Monday, February 28, 2011

Graduate School Application Timeline

Here is a basic timeline for applying to graduate school as well as an extended description of each month. The following time line comes from Mathew LuAssistant Professor in the Philosophy Department at The University of St. Thomas in St. Paul, MN. It also contains updates and comments from my recent experience with the philosophy graduate school application process. Includes average cost of one university application all together.

Basic timeline:
January-October:  Research programs of interest and contact professors/ graduate students. Read some of the work of professors in those departments. The web lies or at least is very vague about faculty interests. Look into their C/V and read some papers written by the professors who you hope to work with/ be advised by. Many apps ask if you have contacted any faculty about attending.

October: Take GRE, Know 4 schools to addend for sure.

November: Make sure all schools your applying to have online applications. Find mailing addresses for transcripts and other materials.

December: Mail Transcripts, Letters of recommendations and any other materials.

January: Applications deadlines start, some in late December but most are Jan 1st - Feb 1st.

February - March: finish applications, get acceptance/rejection letters.

March-April: check out campuses and make decisions about where to go.

April 15th: Make a binding contract with a school

The following time line comes from Mathew LuAssistant Professor in the Philosophy Department at The University of St. Thomas in St. Paul, MN. Some of this information is out of date but generally is sound. My comments, updates and suggestions in [RED]
What to Expect

October, if you didn't take it the previous April you will need to take the GRE General Test at this time to ensure that scores will be available by deadlines. Now would be a good time as well to start thinking about whom to ask for your recommendations. You may have to pester your recommenders a bit, so it is a good idea to start early.
[ 1. You are able to send 4 GRE's off immediately after the test for "free". Be sure you know which schools you want sent to.
2. If you were in a case like mine,  where I took some time off after undergraduate before applying, be sure to email your professors and ask them if they can write you good letters for your future application process (if your going to take a bit of time off ask them if they could put one on file for you before you graduate. Part of this is so that they wont forget you. If you take a year off and only see them twice in that time, then they are liable to forget some of your better subtle characteristics. Also when it comes time to get your applications together you can send the email conversation as an attachment saying something like: "Several months ago I inquired into whether you could write me a letter of recommendation, I was hoping that you would still be willing to do so. Attached are the email correspondences we had at that time". Remember your professors are doing you a huge favor, don't make this seem like its your right. Having a forth recommendation wouldn't hurt either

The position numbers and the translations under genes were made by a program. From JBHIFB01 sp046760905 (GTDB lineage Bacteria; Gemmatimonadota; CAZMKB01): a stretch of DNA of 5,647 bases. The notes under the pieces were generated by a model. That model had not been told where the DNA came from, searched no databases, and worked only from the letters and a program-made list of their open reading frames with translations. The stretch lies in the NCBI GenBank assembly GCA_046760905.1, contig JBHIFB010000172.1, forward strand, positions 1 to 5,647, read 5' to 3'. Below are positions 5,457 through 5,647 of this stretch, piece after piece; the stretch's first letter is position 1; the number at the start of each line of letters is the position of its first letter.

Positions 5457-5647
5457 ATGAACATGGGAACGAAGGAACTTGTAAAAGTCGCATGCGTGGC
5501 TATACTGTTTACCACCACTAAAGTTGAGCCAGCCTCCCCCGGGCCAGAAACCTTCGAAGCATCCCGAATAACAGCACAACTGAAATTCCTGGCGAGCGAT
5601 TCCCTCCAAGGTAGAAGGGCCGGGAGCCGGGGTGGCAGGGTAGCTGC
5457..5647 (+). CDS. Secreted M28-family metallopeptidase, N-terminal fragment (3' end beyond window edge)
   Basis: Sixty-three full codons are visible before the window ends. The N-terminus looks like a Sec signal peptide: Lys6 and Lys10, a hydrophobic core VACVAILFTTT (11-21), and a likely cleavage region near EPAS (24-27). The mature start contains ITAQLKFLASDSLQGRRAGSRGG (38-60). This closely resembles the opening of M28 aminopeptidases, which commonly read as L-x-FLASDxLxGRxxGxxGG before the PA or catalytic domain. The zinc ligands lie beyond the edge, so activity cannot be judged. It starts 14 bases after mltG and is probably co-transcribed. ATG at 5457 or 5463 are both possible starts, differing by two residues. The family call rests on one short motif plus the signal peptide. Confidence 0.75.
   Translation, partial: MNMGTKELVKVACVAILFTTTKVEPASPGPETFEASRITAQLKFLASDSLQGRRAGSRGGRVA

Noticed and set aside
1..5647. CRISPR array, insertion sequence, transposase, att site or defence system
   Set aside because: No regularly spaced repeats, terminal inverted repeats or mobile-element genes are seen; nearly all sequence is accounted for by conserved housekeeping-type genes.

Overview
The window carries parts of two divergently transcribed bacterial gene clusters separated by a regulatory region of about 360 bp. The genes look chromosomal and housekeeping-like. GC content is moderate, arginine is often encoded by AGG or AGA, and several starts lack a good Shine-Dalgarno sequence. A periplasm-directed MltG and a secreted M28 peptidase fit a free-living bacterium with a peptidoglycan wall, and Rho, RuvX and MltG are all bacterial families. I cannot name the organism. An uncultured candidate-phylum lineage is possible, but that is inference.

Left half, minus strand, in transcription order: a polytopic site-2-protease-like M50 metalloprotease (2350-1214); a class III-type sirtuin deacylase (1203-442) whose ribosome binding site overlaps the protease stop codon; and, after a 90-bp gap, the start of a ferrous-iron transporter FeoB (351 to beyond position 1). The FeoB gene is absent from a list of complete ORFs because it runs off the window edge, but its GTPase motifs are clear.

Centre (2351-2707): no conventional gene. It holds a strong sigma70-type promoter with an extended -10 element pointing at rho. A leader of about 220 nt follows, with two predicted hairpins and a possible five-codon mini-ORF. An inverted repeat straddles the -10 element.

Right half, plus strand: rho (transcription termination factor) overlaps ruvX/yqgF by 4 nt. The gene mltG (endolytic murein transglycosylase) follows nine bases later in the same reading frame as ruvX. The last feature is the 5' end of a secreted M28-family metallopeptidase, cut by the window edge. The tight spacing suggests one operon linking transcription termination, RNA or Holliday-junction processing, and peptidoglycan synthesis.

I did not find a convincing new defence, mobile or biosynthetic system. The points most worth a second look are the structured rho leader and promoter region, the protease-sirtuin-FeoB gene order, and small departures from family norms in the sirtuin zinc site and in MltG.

3. Check out It is an electronic letter delivery service, 4 out of 5 schools use it now, it makes things way easier on you and your professors.]

November, if you haven't gotten them yet, you need to contact the various departments to which you are thinking of applying and request applications. For many departments you can do this over the web or you can get the phone number of the departmental administrative person. 
[1. I only had one application ask for hard copy of any application forms and that was in addition to an online one.
2. This seems like the best time to research the departments you want to go to. Make sure you have each of their application processes down in a notebook if not on a spreadsheet. Some require one copy of transcripts sent to the university general, one to the department. Some only take letters of recommendation as hard copies. Some require you to send all your material in one packet. Many require a C/V. Each school's process is a little different know what they want in ADVANCE.]
December: Get out your typewriter and fill out all of those forms. Of course by now you should have decided which departments to apply to. In general it should be like college, apply to as many as you comfortably can across a range of several top schools including your first choice, a couple of middle range schools, and probably one or two "safety" schools. This can get somewhat expensive as processing fees range from a reasonable $35 (Pittsburgh) to an egregious $65 (Stanford and host of others).
[1. The beginning of December is a good time to send everything out that is automated: GRE, FAFSA, Transcripts, and hard copies of letters and other materials. The GRE and FAFSA can take up to 3 weeks to get to your the college your applying to (I have no idea why this is so long).
2. My average total application cost: $165. 
My apps ranged from $50-$85 each, transcripts $5-$15 each, Letters from interfolio $1-$6 each, GRE test $160. GRE beyond the first four - $23 each. Interfolio $20 year (don't quote me on the last one).